The engine behind Apple Inc. (AAPL), Steve Jobs resigned Wednesday evening. Jobs, who has long been at the helm of Apple is credited with changing the way people listen to music with the release of the first Ipod. Jobs, a long time pancreatic cancer survivor and Silicon Valley icon has been on medical leave since January.
Jobs clung tight to his role at Apple through the first diagnosis of pancreatic cancer and a liver transplant. Consistent speculation regarding Jobs health , prompted by his appearance, which has turned sickly in recent months, was often deflected by Jobs.
"I have always said if there ever came a day when I could no longer meet my duties and expectations as Apple's CEO, I would be the first to let you know. Unfortunately, that day has come," Job said during his brief announcement.
Jobs also took time to announce Tim Cook, the company’s current chief operating officer as his replacement, a move that surprised few. The revolutionary technology that has driven Apple for over a decade, namely Ipods and Ipads is largely credited to Jobs, leaving many to question how Cook will perform at the company’s helm.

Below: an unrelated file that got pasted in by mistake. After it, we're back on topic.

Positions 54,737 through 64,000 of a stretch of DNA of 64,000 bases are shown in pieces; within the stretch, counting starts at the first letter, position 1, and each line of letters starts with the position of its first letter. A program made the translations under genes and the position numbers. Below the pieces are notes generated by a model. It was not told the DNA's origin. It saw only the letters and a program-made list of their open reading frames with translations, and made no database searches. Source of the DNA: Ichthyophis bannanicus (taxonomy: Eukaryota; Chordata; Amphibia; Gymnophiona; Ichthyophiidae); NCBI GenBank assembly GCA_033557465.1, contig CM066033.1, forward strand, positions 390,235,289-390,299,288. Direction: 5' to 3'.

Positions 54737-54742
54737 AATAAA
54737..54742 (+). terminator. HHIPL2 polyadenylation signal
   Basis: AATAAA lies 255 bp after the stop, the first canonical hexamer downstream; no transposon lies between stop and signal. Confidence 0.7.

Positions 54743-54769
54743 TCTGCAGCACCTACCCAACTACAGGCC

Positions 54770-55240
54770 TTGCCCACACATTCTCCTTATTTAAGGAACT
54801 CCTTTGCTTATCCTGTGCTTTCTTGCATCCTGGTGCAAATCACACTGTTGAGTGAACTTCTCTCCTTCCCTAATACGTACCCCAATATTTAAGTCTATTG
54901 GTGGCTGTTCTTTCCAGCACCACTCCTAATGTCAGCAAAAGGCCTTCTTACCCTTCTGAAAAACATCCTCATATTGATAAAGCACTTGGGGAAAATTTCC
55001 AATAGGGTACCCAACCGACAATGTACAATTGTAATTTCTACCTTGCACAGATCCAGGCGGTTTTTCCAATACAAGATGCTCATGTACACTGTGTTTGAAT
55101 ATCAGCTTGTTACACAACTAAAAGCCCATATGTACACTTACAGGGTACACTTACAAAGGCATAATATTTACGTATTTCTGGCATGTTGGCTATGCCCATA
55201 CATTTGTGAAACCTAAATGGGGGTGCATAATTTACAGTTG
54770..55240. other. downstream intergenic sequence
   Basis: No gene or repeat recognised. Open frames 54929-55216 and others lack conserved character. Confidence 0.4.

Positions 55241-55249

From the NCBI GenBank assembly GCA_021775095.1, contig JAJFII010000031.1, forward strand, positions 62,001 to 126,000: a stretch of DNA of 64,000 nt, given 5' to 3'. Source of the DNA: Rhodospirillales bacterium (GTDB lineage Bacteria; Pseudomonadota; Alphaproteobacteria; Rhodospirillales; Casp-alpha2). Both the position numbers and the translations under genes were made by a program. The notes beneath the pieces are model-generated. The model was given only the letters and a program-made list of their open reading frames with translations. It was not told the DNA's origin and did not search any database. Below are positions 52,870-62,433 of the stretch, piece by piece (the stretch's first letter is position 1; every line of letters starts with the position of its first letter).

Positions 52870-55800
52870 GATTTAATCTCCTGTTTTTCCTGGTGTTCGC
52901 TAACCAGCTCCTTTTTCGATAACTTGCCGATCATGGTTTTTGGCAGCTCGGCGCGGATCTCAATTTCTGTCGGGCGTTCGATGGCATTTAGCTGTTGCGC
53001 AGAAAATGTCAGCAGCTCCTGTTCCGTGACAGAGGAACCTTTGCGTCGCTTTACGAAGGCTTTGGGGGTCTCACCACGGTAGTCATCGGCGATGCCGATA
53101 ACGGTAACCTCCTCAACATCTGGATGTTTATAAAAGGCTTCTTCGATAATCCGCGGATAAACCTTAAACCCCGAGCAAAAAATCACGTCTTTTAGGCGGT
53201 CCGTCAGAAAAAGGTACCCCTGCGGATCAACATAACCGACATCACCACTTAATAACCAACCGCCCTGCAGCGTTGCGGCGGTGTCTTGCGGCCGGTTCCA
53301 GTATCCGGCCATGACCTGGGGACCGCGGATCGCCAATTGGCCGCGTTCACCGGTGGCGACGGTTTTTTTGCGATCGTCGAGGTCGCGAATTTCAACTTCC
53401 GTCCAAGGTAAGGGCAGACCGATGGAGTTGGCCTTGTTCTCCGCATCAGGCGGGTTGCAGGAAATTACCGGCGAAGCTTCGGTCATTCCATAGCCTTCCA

Jobs innovation will not be entirely absent from Apple’s creative process. He will take on the role of Chairman and continue to assist the compmany, which he founded with Steve Wozniak in 1976, on new projects and ideas.
Jobs continued presence will allow investors to assess the success of Cook as the chief officer without taking too large a risk. Cook has a lot to live up to in his new role. Apple, under Jobs leadership, became the most valuable company in the world last week and boasted more cash on hand than the U.S. treasury during the debt crisis.
Considering Jobs will be on board for an undisclosed period, investors may want to continue to hang on to shares of Apple. The fear that the company will buckle without Jobs' leadership may be worthy of address, but his continued participation will likely mean Apple shares will continue to thrive.
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